Seattle judges agree to city attorney's request to keep repeat offenders out of Community Court

Seattle Municipal Court judges on Monday agreed to a request from the Seattle City Attorney's Office to keep a list of certain repeat offenders out of Community Court.

The announcement came in response to a letter earlier this year from new City Attorney Ann Davison asking that offenders who meet her office’s "high utilization" criteria be banned from appearing in Community Court.

The program is intended as an alternative to jail for new criminal offenders. These are people who have not entered into a life of crime, and have only been accused of a few low-level misdemeanor crimes.

The court was re-established in 2020 in an agreement between the judges, the King County Department of Public Defense and then-City Attorney Pete Holmes.

Holmes did not make it through the 2021 August primary, and Davison was elected in November on a platform to hold people accountable for their crimes.

"What we are trying to do in Community Court is try to evolve away from a jail-based system," said Municipal Court Judge Damon Shadid in the 2020 promotional video.

Shadid has been overseeing Community Court since the agreement was made.

The agreement says people accused of low-level crimes like theft, trespassing, obstruction, property destruction and car prowling have the option to go to community court first.

Typically, nobody goes to trial or gets jail time in Community Court if they agree to go to treatment. If they complete treatment, they "graduate" and the charges don’t show up on the person’s record.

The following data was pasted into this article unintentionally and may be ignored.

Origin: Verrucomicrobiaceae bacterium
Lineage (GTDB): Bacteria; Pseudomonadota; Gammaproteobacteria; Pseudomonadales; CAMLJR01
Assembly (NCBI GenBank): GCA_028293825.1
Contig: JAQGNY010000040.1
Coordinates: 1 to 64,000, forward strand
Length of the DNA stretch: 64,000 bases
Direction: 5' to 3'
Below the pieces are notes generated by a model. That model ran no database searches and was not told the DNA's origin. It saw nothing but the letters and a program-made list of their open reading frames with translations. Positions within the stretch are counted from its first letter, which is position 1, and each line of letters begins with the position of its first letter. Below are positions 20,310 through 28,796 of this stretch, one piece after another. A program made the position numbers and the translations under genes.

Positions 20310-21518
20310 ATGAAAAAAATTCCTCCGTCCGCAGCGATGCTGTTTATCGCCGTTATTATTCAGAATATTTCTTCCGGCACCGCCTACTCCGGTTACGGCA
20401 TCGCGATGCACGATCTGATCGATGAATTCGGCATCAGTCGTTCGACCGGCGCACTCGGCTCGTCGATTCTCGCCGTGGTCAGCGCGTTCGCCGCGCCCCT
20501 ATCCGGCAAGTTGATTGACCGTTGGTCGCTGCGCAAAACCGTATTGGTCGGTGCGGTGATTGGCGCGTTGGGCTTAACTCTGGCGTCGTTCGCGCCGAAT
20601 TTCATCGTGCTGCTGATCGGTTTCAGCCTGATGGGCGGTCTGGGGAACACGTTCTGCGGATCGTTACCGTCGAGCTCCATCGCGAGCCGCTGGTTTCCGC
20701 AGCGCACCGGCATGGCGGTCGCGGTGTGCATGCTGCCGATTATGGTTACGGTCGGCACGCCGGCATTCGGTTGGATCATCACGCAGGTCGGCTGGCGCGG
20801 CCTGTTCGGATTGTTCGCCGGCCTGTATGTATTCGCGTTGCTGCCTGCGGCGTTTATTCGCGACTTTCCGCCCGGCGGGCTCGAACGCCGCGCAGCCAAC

Davison says repeat offenders who have been accused, and in many cases convicted, of dozens of crimes should not be given that option.

"The data shows this type of intervention fails to address their activity or deter them from re-offending," Davison told FOX 13 News.

Her office previously identified 118 individuals as "high utilizers" of the criminal justice system, and 59 of them have passed through Community Court. All but one continue to offend.

'This backlog is shameful:' Seattle City Attorney defends decision to drop nearly 2,000 cases in backlog

Four months into her new job as Seattle City Attorney, Ann Davison and Natalie Walton-Anderson, her chief criminal prosecutor, defended their decision in front of the City Council not to prosecute 2,000 cases.

The announcement went on to say:

"The Seattle Municipal Court shares the City Attorney’s goal of addressing the root causes that lead people to be frequent utilizers of the court system. The court will form a workgroup with representatives from the City Attorney’s Office, the King County Department of Public Defense, and other stakeholders to explore how best to ensure this population stays engaged in their court case while also helping connect them to services and supports to address underlying behavioral health concerns."